Unfortunately, the US is a huge place and those models are often out of date or simply don’t exist really. If you want to have a comprehensive view of risk in the US you need to perhaps use those data in combination with large-scale models like ours. 

If you don’t have that comprehensive view of hazards in the US then pricing risk particularly outside of those government flood zones becomes really hard because you have nothing to go on. So we are seeing a lot of demand for our hazard information in the US. 

The other point here is that where private companies can compete for business in these government flood zones often those maps are really out of date they’ve been built by engineers sometimes stretching back to the 1970s. So having an alternate view alongside those historical maps can actually allow you to be more competitive so you can really try and identify points in those flood zones whereby perhaps it’s not as risky as the map suggests and you can price competitively.

Joe: Hmm… that’s interesting. So what are the key differences between how your models are built versus those gold standard models in the US? 

Andy: Really i think the keyword in how to describe the difference between an engineer going out and building a small scale model is automation. Fathom’s whole modelling process is really a process of automation so the models somewhat build themselves we’re talking many hundreds of thousands of lines of code. 

A good example will be to talk about one specific feature of a flood model and the big difference between an engineer doing it and Fathom doing it and that is how you estimate the size of river channels. An engineer will go out and actually measure it and that can be an expensive thing to do. you have to go and literally survey the channel you simply cannot do that across the US.

The US government has spent over 10 billion dollars building flood models and they are nowhere near having comprehensive coverage the way we do it here. At Fathom we link the size of the river itself to an estimate of how often it fills up. We will say for example in a given area this river will fill up once every two years now we have this thing called a channel solver it’s like a pre-simulation that simulates how big the channel needs to be to convey the one in two-year flow and in that way we can define how big the channel is based on some well-known geomorphic relationships. Then we can actually do that for every single channel in America so we can have estimates of how big every single river channel in the u.s is from the biggest channels like the Mississippi all the way down to really really small streams in cities.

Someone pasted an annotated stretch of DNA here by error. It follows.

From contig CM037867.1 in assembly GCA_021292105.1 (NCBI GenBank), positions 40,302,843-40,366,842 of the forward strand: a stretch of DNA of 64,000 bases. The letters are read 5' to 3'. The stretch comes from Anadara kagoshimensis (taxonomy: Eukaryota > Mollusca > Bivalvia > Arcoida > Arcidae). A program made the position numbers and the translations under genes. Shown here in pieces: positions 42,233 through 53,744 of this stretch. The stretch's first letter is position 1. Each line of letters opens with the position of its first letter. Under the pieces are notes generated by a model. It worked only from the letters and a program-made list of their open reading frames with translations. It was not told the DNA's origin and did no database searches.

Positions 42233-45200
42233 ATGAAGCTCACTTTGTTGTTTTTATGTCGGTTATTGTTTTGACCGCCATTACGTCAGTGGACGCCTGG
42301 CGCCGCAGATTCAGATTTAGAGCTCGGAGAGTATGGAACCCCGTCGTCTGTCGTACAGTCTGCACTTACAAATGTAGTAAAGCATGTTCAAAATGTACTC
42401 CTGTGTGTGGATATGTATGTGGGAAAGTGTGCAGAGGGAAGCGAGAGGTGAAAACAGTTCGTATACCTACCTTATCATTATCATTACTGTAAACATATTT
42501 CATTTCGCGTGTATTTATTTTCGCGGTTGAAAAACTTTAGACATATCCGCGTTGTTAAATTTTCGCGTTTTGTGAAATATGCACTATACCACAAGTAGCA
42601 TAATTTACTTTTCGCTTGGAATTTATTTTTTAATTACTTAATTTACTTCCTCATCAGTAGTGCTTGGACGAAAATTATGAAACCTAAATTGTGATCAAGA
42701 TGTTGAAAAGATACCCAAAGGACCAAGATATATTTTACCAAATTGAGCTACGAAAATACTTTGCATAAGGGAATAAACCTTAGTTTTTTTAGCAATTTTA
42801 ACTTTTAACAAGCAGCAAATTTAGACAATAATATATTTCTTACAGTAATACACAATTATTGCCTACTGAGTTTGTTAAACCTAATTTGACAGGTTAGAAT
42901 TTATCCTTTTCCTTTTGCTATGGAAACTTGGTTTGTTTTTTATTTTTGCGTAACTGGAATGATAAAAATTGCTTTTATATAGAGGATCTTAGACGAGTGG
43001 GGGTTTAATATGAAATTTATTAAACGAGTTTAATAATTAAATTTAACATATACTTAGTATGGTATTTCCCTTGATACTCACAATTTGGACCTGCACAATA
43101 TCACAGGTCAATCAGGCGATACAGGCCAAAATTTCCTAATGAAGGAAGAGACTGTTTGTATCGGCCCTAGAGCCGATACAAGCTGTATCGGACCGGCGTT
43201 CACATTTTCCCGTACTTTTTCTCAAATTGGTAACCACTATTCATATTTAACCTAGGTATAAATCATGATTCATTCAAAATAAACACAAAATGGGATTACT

Joe: Wow. that’s very powerful. do you lose anything on accuracy or can it update as you get more information? is that the way it works?

Andy: We will lose something on the accuracy, I think the biggest statement I can make about engineering models is that we validate our model against them. Even though they are models themselves and all models are wrong there’s a famous line ‘all models are wrong but some are useful.

We think they are kind of a gold standard benchmark to validate our models against one of the things that we did when we built the first version of our us model though was to check how our model compared against the FEMA catalogue where it exists. 

We did this in a research paper with Google and the results of that paper were really quite profound because what they showed is that actually, our model can largely replicate the FEMA catalogue. Something built by a small group of researchers for frankly not a lot of resources could largely replicate a model that costs billions of dollars to produce.

We do lose something on accuracy but actually largely and there is some variation in different parts of the US. In some climates our model seems to perform worse and in others it performs better but largely it can replicate the FEMA data.

Joe: That’s interesting so you sort of needed the FEMA data to be able to build your models, you need some of those gold standards but then to make it generalizable if you like or cover a bigger area then we come in with your techniques and you get greater coverage it seems to work very well it’s a kind of very powerful ecosystem?